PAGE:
At the 2022 trade deadline, the New York Yankees made the fateful decision to trade Jordan Montgomery to the Cardinals for Harrison Bader, as they believed Bader was better-suited for their plans in October. All Montgomery has done since that trade is prove Brian Cashman wrong.
Montgomery pitched the Cardinals into the playoffs that season and followed that up with a career year in 2023. The southpaw posted a 3.20 ERA in 32 starts and 188.2 innings of work pitching for the Cardinals and Rangers. Once he was traded from St. Louis to Texas, Montgomery once again stepped up, not only helping Texas make the playoffs, but win the World Series.
Despite having as good of a platform year as he could've hoped for, Montgomery remains unsigned just days before pitchers and catchers start to report. Montgomery is likely asking for a boatload of money, and with Scott Boras representing him, who knows when his asking price will go down? While it may not feel like it, eventually, Montgomery is going to sign somewhere. Any of these five teams make a whole lot of sense when that does happen.
5) The Angels need a frontline starting pitcher of Jordan Montgomery's caliber
Starting pitching was an area of need for the Los Angeles Angels entering the offseason. We're now in mid-February and all the Halos have done in that area is sign Zach Plesac to a one-year deal. Obviously, that's not good enough.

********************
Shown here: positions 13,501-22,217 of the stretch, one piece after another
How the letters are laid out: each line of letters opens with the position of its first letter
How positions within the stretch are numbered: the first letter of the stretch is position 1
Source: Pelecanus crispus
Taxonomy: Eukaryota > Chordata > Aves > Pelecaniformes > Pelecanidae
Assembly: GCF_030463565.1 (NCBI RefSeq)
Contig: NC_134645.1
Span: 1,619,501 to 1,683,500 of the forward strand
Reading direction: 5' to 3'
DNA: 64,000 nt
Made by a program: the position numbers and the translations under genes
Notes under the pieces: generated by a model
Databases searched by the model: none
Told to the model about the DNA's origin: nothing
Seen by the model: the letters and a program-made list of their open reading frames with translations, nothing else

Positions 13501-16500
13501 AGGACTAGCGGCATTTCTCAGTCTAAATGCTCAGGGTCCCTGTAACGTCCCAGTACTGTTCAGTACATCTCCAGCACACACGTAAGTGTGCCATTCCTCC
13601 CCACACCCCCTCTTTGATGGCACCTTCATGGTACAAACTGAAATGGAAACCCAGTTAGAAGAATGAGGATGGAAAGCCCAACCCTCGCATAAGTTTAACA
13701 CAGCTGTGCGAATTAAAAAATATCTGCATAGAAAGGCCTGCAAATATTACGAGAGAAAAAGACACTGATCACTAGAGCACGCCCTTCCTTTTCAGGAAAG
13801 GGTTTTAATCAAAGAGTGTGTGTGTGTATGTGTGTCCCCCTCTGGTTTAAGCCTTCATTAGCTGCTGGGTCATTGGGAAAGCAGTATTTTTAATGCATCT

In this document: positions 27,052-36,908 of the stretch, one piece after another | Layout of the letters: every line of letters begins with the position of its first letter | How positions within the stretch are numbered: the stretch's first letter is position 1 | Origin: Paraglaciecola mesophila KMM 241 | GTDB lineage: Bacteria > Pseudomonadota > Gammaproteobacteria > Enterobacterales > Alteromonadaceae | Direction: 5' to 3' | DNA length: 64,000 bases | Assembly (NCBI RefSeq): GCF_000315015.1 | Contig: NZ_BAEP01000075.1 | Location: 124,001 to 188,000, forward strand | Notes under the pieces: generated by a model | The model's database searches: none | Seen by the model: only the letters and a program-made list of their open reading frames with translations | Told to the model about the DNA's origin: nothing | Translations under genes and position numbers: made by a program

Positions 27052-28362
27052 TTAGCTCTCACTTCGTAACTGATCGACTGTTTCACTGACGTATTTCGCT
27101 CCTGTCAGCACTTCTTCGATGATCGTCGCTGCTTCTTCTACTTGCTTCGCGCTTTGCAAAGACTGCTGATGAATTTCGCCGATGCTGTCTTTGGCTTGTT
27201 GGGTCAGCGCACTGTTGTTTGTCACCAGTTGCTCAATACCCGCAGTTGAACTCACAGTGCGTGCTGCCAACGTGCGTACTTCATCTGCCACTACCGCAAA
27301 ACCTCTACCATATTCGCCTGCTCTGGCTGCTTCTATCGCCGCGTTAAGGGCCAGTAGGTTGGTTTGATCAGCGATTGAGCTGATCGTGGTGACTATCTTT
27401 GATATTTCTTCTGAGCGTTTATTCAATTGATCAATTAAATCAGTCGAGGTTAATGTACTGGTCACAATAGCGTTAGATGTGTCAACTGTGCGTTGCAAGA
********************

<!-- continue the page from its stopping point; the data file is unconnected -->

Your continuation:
Plesac can be a fine depth option for the Halos, but what they really need is a frontline arm. Blake Snell makes a whole lot of sense in that regard, but so does Jordan Montgomery, who might even make more sense for a team like the Angels.
The Angels have one of, if not the worst farm system in the majors right now. While signing Snell makes a whole lot of sense for their MLB team, with Snell having the Qualifying Offer attached to him, the Halos would have to forfeit a draft pick. With Montgomery not eligible to receive a Qualifying Offer, he comes with no draft compensation, allowing the Angels to add another prospect to a depleted farm system.
In addition to the Qualifying Offer situation, Montgomery is also a more durable and reliable arm than Snell. No, he does not have Snell's ceiling, but he's the kind of guy you can rely on to take the ball every fifth day and give your team a chance to win just about every time out. Snell can pitch a shutout one start but then follow that up by giving up three runs and walking six batters over four innings.
What the Angels need more than anything is consistency, and that's what Montgomery can provide. He can be a real stabilizer in a rotation that can be better than people expect but has plenty to be concerned about.